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    4 Thunderbolts at $31.99 (local shop) vs $200 for the Skylines. Thunderbolts are easily removed for theft protection and can be aimed however the rider would like. I tried it once with a Thunderbolt headlight mounted all the way at the bottom of the down tube by the bottom bracket set on high lighting up the ground by my front wheel. The looks I got from people with that on a white bike made me think that it really stood out as being different.
    The pedals turn, not just the left one, but the right one too.

  28. #28
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    ^ I just pulled a price up of the internet at REI. I did not hunt for a best price. So one could use the change left over to buy 2 Cygolite HotShots (USB & 2 watts with many patterns and you can damp it down for cyclists behind you in groups or on the trail), and still pocket $20 or so. Or add a bit more cash and a get a Planet Bike 2 W Blaze headlight. The point is that the Thunderbolt offers a unique boost in side visibility if deployed well. It would be really neat to see a Skyline Thunderbolt shootout. I wonder if MTBR light reviewers would be up for it.

  29. #29
    I'd rather be on my bike
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    I meant no disrespect by my post. I just saw recently that my local shop had them at that price and didn't want people to be turned off from them due to the price. They are great lights and are very bright. I know what you mean though, as far as the lights go, the stuff you can add on and place where you want seems to be the better deal. I get asked quite a bit about my Thunderbolt tail that I run even on low blink it still draws attention.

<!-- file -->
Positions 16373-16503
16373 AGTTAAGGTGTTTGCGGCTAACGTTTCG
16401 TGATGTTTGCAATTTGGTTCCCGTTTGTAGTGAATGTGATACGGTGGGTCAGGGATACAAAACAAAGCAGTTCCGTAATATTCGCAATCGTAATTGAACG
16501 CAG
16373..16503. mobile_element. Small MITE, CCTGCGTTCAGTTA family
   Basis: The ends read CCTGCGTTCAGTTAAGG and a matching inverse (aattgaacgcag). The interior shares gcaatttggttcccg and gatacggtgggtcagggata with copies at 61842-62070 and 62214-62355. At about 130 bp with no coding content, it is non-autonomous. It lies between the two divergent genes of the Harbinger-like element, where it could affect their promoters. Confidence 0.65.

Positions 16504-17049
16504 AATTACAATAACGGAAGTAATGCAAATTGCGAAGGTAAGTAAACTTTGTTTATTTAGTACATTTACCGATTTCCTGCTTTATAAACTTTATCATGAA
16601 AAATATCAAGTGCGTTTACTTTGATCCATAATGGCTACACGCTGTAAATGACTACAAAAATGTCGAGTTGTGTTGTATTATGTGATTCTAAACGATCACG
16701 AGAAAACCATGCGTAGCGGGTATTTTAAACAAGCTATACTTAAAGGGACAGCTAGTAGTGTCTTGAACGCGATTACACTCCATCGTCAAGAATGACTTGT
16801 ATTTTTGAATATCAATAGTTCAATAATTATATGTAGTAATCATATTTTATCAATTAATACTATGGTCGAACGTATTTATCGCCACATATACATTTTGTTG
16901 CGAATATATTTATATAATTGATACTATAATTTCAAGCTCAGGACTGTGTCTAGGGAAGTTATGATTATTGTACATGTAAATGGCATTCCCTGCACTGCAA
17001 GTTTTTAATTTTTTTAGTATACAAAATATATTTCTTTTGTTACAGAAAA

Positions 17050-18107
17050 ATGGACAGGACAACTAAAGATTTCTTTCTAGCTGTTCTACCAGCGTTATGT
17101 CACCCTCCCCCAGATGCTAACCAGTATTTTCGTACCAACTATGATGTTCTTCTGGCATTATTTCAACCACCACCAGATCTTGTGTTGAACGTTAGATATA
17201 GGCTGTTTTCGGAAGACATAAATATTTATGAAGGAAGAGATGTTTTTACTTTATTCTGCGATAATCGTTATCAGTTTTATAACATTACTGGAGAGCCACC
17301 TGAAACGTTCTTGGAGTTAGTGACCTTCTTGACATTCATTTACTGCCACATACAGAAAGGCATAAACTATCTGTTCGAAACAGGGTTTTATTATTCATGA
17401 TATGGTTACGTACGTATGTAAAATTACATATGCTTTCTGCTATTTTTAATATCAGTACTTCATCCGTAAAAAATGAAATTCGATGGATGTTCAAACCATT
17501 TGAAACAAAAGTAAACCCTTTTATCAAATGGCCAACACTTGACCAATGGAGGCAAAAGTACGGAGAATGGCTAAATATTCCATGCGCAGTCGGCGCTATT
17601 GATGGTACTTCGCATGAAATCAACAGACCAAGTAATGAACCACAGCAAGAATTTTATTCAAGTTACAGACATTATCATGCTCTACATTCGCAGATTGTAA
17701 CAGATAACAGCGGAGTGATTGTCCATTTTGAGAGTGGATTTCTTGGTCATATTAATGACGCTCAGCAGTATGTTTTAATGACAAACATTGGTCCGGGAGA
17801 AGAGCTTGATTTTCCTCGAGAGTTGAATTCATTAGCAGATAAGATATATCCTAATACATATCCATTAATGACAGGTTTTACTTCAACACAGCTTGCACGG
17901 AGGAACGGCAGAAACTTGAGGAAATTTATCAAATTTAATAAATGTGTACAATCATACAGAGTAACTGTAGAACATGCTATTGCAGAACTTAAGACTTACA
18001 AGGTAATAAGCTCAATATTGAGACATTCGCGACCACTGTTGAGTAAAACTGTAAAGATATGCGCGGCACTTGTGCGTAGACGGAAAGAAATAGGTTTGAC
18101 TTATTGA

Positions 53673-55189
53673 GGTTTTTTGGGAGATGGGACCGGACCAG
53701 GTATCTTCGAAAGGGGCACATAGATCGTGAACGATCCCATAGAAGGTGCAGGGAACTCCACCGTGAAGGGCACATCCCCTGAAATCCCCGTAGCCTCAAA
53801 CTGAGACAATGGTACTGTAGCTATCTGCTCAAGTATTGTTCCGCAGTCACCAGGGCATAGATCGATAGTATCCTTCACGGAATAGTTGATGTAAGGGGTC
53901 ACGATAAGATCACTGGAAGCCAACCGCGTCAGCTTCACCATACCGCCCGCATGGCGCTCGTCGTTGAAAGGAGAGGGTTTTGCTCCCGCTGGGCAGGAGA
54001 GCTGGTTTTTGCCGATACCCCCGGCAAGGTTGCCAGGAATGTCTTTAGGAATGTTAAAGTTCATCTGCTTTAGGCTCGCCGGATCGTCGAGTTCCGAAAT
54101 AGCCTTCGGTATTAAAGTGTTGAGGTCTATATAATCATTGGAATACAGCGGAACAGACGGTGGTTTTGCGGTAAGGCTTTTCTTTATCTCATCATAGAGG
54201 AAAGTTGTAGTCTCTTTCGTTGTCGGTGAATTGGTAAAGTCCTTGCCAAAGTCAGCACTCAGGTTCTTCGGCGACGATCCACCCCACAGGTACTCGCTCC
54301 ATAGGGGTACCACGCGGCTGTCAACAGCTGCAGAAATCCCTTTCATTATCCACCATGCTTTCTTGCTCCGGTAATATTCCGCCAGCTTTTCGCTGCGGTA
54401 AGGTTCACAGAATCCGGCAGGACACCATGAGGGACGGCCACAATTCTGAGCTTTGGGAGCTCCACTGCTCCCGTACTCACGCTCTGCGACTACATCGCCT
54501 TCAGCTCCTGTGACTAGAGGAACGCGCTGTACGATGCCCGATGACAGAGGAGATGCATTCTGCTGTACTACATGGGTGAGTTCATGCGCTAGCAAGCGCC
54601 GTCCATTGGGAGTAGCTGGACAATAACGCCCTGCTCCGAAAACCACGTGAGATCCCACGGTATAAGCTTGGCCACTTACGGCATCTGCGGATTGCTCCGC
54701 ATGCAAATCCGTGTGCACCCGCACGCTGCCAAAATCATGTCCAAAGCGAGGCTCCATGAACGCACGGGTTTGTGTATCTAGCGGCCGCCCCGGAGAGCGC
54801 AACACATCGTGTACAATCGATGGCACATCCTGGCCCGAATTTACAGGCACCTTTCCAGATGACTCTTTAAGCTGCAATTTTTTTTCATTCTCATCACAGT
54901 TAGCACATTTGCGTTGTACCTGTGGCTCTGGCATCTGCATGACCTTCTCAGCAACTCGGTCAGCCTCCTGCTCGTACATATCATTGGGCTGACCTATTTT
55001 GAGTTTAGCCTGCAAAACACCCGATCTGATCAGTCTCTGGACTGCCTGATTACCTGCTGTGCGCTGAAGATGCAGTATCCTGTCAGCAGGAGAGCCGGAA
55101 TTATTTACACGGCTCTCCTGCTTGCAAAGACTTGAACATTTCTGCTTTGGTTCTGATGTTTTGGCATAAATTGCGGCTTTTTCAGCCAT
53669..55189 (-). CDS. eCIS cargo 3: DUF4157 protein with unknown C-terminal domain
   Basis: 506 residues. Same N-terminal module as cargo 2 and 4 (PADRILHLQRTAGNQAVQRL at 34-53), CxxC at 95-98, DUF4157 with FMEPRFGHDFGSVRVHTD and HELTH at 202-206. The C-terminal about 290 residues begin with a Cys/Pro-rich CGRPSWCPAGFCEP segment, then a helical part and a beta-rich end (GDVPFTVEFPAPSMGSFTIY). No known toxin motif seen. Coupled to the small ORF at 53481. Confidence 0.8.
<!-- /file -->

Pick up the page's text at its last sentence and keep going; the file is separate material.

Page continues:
The pedals turn, not just the left one, but the right one too.

  30. #30
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    ^ I was hoping the Thunderbolts would be cheaper for more of a price differential. I don't have one, but had experience with two NiteFlux Red Zone 4s. So have a decent idea what the Thunderbolts can do.

    Off topic for the thread, but when PDW Radbot 1000 came out, I was asked to stop to talk about them. (1 watt daytime effective blinkie was a new concept.) It was a man who wanted one for his mother's motorized wheelchair. When technology works and is new it prompts that sort of feedback. I'd buy and play but $328 for both the Skyline and the 4 Thunderbolts for a shootout is on the expensive side.

  31. #31
    I'd rather be on my bike
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    Well....I have 4 of them, 2 of each. Want to get the Skylines? Uniqueness the Skylines will destroy the Thunderbolts, but for visibility.... think the Thunderbolts will take it. I should angle them and take the bike outside the back of my apartment in the pitch black and take pictures.
    The pedals turn, not just the left one, but the right one too.